In short, alcohol is a known diuretic (it makes you pee). Studies cited here agree that drinking alcohol dehydrates relative to the amount of water consumed. In other words, the more alcohol and the less water you drink the more you would get dehydrated.
But, since we usually consume alcohol with lots of water (beer is only around 4-8% alcohol) at some point the hydrating effects of water are stronger than the dehydrating effects of alcohol. For example, one of the studies showed that beer could have a hydrating effect, although it was not as effective at it as pure water. Unfortunately, medical literature on the topic does not give us a "magic ratio" of alcohol to water needed to stay hydrated.
According to an article published in the peer-reviewed journal on Alcohol and Alcoholism, alcohol is a known and extensively studied diuretic. This study contains an excellent review of academic literature in support of its claims. The author writes:
The extent of the diuresis experienced is thought to to be dependent on the amount of alcohol consumed, and its effects on hydration status will be influenced by the concentration of alcohol relative to the water-ingested beverages.1
A 2014 study on "Postexercise rehydration with beer" found that "beer impairs fluid retention, reaction time, and balance." It concluded to say that:
Rehydration with BEER resulted in higher diuresis, slower RT, and impaired VCoP than rehydration with LAB or WATER.2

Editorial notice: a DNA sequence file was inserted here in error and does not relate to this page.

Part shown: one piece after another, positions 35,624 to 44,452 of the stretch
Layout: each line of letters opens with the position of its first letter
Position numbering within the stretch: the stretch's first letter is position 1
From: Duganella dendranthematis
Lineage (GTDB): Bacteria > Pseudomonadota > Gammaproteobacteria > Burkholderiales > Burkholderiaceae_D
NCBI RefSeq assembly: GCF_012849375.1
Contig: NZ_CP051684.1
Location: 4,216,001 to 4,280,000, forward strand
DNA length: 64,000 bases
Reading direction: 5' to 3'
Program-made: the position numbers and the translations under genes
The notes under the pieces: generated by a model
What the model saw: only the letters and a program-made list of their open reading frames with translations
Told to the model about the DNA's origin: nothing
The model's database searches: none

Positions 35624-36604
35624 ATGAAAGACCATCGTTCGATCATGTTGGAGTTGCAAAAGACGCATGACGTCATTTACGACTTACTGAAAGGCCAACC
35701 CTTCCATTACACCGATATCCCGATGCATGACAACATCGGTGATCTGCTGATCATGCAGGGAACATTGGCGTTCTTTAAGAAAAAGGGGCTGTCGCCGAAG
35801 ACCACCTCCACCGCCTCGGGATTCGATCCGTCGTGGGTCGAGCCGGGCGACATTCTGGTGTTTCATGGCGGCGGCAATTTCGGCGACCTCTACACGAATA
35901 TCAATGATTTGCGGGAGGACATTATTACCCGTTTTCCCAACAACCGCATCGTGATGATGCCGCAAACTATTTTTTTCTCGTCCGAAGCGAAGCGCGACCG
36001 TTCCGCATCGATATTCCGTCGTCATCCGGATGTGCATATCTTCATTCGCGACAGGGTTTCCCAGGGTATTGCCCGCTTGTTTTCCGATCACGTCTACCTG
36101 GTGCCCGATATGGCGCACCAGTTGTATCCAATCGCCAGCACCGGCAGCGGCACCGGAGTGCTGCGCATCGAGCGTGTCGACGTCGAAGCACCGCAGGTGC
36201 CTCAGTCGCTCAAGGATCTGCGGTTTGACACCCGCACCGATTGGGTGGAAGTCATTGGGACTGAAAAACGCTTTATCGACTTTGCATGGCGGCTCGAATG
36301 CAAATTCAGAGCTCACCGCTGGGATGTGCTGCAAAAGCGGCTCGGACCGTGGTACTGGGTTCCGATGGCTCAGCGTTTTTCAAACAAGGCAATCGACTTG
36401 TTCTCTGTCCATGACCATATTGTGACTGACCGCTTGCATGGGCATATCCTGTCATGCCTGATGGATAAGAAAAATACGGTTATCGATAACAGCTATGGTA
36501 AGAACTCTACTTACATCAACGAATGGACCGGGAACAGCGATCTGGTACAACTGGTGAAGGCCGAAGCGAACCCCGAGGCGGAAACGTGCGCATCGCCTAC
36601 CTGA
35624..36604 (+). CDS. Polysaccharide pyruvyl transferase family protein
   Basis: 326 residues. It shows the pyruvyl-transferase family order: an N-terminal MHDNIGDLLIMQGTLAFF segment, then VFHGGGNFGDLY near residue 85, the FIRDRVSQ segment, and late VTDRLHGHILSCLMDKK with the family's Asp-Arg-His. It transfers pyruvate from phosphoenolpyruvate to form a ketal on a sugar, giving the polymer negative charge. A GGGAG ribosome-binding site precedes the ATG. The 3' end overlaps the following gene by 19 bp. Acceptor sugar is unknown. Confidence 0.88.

By contrast, a 2015 crossover study on the "Effects of a moderate intake of beer on markers of hydration after exercise in the heat" concluded that:
After exercise and subsequent water losses, a moderate beer (regular) intake has no deleterious effects on markers of hydration in active individuals.3
However, even these negative findings seem to support the consensus as described in the first article. Citing two further studies, the authors write that:
Alcohol may represent a serious drawback that can blunt beer’s rehydrating capacity and negatively affect the restoration of fluid balance increasing the diuretic response in the body.3
For a review on literature about caffeine and dehydration see Does drinking coffee or tea dehydrate you?.
Alcohol Alcohol. 2010 Jul-Aug;45(4):366-73. doi: 10.1093/alcalc/agq029. Epub 2010 May 24.
Appl Physiol Nutr Metab. 2014 Oct;39(10):1175-81. doi: 10.1139/apnm-2013-0576. Epub 2014 May 27.
J Int Soc Sports Nutr. 2015 Jun 6;12:26. doi: 10.1186/s12970-015-0088-5. eCollection 2015.
Please note that this answer does not constitute medical advice. It is only meant to summarize published research related to the topic and limited to the cited sources. Consult your physician about what these results may mean for your health.